Nuttallburg was a mining camp built around 1880 by John Nuttall. The Nuttall family sold the mine and town to Henry Ford in 1920, who then ran the operation under the name Fordson Coal Company. The last operator of the Nuttallburg mine was the Maryland New River Coal Co. They closed the mine around 1950, though a few contractors tried to keep the mine open until around 1952. The post office, opened in 1893, closed in 1955, and the train depot in 1962. The town was abandoned shortly thereafter.

This fire hydrant, and some stone foundations, are the only evidence that there was once a coal camp at Nuttallburg. (Nov. 2001 photo)

The Nuttallburg tipple as viewed from across the New River (March 2007 photo)

View of the tipple from the railroad. The taller portion of the tipple was a bin to store any excess coal production until it could be shipped. (Nov. 2001 photo)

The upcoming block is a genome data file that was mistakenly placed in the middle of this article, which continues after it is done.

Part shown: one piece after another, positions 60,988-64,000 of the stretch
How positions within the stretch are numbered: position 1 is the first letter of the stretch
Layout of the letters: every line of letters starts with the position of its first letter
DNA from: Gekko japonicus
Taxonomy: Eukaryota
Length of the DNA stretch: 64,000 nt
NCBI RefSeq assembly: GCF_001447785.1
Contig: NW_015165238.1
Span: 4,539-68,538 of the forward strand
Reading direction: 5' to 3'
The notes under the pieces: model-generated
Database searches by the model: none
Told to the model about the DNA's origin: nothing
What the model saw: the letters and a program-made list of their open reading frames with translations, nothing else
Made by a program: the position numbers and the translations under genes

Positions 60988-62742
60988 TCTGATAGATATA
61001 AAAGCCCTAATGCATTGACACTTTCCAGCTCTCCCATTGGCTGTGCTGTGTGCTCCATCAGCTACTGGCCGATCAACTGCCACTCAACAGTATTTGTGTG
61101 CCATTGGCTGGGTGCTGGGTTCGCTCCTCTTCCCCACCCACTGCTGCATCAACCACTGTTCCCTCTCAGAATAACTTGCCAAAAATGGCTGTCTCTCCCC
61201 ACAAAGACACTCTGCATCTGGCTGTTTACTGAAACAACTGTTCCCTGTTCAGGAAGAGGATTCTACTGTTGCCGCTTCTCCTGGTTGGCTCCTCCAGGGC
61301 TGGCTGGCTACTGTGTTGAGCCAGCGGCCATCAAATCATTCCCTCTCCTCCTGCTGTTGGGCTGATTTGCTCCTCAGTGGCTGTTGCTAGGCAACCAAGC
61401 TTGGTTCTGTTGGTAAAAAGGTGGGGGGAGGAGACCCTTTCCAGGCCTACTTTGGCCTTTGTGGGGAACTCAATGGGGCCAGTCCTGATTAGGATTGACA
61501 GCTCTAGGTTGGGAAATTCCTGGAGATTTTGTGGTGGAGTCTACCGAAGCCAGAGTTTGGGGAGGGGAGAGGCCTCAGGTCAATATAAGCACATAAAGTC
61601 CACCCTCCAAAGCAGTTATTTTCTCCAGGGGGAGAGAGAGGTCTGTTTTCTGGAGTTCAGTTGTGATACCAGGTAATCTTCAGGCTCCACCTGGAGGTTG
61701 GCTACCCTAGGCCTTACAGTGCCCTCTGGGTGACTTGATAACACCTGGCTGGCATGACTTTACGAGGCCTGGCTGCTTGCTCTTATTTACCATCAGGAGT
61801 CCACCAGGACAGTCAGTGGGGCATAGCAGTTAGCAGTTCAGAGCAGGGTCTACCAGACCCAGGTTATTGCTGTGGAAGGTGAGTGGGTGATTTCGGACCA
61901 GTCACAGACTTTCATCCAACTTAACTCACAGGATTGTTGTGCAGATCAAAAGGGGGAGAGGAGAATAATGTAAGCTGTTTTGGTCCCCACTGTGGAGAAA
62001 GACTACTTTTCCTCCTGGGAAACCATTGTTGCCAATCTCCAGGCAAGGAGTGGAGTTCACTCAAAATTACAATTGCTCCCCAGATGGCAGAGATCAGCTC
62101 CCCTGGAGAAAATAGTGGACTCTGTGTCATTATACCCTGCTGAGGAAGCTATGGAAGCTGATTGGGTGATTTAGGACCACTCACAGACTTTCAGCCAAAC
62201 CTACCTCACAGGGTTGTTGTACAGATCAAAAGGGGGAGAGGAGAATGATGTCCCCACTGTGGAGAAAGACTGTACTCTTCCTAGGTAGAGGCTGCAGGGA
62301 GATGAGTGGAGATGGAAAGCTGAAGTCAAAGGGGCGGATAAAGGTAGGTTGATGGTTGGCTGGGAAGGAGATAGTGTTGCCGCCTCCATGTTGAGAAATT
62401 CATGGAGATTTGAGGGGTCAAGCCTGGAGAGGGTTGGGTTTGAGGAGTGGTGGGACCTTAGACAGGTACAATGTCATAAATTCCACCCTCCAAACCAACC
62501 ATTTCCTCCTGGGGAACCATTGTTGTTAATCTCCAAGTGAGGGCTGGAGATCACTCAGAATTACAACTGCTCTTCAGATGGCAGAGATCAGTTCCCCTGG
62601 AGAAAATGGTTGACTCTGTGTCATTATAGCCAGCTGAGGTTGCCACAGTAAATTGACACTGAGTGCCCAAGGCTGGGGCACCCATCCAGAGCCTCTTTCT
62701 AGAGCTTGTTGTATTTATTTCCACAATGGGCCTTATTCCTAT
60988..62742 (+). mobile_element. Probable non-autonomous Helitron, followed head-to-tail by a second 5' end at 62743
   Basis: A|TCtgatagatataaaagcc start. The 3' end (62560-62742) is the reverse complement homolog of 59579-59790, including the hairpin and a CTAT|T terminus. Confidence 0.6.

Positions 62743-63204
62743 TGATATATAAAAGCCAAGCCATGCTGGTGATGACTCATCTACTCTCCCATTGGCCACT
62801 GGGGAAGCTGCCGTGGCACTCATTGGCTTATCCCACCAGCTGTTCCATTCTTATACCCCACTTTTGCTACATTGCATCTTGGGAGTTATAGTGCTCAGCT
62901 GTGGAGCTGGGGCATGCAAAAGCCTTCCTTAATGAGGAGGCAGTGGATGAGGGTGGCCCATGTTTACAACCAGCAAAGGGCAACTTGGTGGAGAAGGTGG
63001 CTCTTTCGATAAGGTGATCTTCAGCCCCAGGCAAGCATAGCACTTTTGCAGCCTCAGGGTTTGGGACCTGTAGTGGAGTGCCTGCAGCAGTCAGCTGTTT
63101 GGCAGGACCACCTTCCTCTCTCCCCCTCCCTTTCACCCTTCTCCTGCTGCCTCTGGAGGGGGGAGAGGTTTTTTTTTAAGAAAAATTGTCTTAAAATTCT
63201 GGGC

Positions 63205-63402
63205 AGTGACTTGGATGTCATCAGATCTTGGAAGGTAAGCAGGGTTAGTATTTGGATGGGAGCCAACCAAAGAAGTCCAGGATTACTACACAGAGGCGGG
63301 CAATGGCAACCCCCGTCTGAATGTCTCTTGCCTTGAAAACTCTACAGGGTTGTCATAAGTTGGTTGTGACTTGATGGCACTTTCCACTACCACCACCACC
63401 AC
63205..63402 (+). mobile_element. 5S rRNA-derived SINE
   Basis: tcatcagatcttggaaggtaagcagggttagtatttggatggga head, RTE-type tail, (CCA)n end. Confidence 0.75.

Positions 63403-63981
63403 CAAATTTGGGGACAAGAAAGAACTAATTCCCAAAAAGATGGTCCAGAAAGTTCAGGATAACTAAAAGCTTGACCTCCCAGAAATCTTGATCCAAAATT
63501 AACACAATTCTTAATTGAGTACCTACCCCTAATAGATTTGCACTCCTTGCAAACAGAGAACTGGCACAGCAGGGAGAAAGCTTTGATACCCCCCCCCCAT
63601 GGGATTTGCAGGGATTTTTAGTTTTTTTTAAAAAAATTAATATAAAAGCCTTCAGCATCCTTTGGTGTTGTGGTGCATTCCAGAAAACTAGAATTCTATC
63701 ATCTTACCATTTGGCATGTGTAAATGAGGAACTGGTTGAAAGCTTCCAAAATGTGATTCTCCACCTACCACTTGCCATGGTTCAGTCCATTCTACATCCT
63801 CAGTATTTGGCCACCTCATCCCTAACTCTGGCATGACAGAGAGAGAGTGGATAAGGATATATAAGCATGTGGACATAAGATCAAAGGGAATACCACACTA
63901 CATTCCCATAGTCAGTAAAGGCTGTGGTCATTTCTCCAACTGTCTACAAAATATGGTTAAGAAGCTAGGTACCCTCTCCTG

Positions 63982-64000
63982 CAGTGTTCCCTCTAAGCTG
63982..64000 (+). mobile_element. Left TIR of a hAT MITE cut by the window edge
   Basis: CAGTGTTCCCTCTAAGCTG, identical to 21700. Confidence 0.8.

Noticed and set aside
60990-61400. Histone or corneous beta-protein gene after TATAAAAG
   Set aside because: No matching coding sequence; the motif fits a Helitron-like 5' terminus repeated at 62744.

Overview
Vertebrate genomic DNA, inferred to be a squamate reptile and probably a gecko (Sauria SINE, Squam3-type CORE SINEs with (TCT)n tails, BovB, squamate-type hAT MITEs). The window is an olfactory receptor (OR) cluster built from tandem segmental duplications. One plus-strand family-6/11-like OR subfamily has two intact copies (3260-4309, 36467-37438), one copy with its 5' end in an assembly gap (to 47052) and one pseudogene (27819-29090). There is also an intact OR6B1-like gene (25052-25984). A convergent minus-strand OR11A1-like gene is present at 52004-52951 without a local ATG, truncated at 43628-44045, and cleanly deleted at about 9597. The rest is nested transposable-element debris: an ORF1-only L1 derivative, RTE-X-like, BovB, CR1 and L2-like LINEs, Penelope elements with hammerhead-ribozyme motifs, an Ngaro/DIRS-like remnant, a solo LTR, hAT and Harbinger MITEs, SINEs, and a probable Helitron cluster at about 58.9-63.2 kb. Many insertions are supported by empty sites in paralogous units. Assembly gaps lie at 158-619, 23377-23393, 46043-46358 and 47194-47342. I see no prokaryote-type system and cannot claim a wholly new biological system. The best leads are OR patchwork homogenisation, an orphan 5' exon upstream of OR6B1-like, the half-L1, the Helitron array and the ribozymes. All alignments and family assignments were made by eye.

Another perspective of the tipple. It was built in the early 1920s, and there is a lot of wood construction in it. Two booms for loading coal into the train are still there. (Nov. 2001 photo)

Buttons dangling from the button line, which predates the conveyor belt. It comes out of the back of the tipple and runs up the mountain to the headhouse. (Nov. 2001 photo)

Looking at the bottom of the button line going down the mountain (Nov. 2001 photo)

Where the button line comes out of the headhouse up on the mountainside. (Nov. 2001 photo)

Detail of textures and materials at the head house. (October 2014 image by author)

Button line conveyor running down the mountain away from the head house. (October 2014 image by author)

View of the hoisting gear that operated the incline, with the head house in the background.(October 2014 image by author)